Another thing that's often skipped but I think is critically important is discussion of quality. On these deliverables, there should be quality metrics built in, whether there are specific metrics or not. You'll want to have it as a line item to be discussed so that you get feedback on the quality of your work. You don't want to go through a month or three or six-month-long project only to find out at the end that the client wasn't impressed. Then lastly, update on the scope. Often there's project creep so you need to address that on a regular basis.

Second half of the agenda should really be about challenges. Again, this is all about communication and avoiding misunderstanding, so you do want to address challenges on a regular basis. They do always come up. They should not be avoided. Speak to them in terms of the actual situation and identify what are the next steps, because it might be ... and we'll talk more about this in a little bit, but you might still be trying to get your arms around what the challenge is, identifying the scope of the problem. What the next step might be is data gathering still, or you might be in an analytics stage of the challenge. Identify what those next steps are so it's clear. If you're at the point yet of identifying potential solutions, then I think that's also very relevant if it's at a high level. You don't want to go into great detail, and again, you don't want to dissolve into problem solving. That's not appropriate. To give a high level idea of some potential approaches is very relevant.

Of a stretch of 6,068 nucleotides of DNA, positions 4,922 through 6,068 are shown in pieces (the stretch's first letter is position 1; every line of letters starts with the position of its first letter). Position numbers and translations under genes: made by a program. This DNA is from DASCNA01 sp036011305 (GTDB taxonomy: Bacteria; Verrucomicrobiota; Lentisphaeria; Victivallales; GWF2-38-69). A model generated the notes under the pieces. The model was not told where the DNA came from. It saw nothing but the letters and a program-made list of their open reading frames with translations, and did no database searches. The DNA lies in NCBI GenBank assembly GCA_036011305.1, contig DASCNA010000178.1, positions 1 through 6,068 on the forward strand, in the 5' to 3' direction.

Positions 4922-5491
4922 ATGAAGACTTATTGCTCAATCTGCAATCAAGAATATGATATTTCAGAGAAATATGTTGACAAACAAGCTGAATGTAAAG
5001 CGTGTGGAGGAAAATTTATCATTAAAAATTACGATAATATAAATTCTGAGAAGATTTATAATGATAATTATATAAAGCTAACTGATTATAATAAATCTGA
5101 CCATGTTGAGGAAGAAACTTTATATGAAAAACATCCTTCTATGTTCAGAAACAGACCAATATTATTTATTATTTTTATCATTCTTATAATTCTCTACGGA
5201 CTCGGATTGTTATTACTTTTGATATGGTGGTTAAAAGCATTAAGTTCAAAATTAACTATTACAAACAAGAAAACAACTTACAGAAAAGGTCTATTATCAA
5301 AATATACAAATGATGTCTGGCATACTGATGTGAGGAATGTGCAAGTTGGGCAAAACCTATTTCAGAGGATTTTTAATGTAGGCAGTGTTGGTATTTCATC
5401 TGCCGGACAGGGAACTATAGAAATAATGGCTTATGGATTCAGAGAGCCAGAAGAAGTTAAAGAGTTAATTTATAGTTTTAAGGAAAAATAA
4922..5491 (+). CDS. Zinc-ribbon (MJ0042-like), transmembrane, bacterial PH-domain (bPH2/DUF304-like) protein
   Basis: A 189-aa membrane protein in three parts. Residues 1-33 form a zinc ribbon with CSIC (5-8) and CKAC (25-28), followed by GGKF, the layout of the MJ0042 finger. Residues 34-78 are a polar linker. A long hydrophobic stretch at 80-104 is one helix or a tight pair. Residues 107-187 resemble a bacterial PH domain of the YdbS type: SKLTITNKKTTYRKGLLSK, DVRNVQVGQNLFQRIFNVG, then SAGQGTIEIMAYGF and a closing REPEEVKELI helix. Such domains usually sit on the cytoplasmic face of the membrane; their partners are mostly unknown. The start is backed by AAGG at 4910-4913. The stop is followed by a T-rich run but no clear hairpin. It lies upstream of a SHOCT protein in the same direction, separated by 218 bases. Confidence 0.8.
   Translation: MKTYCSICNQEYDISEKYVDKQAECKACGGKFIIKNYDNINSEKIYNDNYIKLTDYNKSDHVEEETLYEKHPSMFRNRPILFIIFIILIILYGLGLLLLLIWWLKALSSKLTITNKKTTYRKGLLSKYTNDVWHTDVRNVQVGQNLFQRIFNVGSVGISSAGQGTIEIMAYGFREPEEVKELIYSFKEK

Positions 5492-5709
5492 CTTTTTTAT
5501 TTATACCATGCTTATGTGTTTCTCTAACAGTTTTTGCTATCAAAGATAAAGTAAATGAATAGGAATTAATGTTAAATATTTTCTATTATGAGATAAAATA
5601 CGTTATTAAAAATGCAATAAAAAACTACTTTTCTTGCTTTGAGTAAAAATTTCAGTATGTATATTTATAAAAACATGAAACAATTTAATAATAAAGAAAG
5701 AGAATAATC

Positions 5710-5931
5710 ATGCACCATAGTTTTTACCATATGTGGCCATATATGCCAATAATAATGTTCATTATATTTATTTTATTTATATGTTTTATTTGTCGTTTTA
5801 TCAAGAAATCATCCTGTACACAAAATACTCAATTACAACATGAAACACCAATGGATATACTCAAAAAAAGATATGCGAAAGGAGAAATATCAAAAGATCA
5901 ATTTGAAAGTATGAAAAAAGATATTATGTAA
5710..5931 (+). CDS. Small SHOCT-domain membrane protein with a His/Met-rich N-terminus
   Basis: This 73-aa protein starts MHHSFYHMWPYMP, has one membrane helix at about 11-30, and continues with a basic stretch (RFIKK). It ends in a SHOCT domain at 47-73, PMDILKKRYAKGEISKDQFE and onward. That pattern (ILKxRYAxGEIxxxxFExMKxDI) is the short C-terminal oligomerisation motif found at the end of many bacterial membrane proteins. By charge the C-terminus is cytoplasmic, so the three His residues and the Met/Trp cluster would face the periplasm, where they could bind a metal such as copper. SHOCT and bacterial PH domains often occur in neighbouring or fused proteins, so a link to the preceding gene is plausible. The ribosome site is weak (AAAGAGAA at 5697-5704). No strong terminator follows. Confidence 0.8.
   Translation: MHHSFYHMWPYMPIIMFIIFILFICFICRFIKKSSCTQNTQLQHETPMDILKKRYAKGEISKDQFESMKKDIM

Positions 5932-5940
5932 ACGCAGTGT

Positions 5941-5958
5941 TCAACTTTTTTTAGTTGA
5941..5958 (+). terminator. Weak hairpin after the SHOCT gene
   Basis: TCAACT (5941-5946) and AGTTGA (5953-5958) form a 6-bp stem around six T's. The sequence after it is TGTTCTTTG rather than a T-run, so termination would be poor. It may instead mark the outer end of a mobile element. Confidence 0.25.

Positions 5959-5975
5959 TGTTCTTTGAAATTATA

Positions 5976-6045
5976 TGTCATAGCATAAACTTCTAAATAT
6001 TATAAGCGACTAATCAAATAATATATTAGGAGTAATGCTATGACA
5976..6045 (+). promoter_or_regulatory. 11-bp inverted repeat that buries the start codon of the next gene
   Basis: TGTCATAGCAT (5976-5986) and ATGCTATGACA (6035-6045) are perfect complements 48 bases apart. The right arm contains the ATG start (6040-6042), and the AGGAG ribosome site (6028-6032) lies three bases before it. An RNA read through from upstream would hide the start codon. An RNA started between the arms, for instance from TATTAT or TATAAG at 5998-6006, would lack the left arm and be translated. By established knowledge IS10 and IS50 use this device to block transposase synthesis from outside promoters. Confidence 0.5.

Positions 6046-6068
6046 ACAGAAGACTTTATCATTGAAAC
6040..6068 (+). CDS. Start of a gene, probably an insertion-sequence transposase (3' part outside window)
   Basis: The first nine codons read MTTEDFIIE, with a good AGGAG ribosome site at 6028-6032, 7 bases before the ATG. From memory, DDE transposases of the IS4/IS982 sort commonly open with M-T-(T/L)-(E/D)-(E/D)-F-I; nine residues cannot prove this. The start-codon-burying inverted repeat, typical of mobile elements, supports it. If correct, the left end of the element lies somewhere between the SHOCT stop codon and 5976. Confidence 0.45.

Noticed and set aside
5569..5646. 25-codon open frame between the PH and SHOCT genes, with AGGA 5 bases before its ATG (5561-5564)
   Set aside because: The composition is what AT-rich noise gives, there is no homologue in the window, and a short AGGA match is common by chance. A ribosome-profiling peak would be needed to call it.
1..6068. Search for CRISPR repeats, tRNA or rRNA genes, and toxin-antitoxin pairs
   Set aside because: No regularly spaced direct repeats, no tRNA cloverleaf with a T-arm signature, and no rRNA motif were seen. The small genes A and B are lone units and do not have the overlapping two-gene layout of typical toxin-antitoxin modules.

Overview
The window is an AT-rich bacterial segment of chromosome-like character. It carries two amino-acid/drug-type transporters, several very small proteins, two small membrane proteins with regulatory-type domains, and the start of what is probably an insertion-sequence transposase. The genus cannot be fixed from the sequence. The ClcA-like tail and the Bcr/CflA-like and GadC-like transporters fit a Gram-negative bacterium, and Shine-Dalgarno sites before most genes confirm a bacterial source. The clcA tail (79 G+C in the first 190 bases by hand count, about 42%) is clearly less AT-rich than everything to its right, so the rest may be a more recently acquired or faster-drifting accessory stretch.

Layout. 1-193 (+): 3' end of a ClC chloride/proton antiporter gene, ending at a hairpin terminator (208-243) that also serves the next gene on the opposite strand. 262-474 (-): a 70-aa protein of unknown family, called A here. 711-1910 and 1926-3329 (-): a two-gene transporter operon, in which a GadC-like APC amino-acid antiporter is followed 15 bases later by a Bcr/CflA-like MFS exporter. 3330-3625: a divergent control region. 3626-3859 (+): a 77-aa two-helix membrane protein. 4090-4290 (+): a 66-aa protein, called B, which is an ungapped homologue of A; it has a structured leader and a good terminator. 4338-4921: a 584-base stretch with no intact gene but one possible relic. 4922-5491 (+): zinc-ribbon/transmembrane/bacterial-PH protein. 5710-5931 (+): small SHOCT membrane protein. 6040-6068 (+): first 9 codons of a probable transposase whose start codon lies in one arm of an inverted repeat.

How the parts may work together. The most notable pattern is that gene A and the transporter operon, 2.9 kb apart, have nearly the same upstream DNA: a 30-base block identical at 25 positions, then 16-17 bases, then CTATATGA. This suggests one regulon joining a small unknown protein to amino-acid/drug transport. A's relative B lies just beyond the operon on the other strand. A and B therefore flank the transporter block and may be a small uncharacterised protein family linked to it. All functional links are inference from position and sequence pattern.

Then always leave time for new items. You'll want to identify what those may be, either on your side or the client's side. Again, as I mentioned earlier, I think new revenue opportunities are a specific and important part of the client update meetings, and this is where that can come in. Talk about what else is going on at your client company, what other strategic objectives they might be doing. That's an avenue for you to get more information about what's going on and where your project may fit in into the wider, broader picture.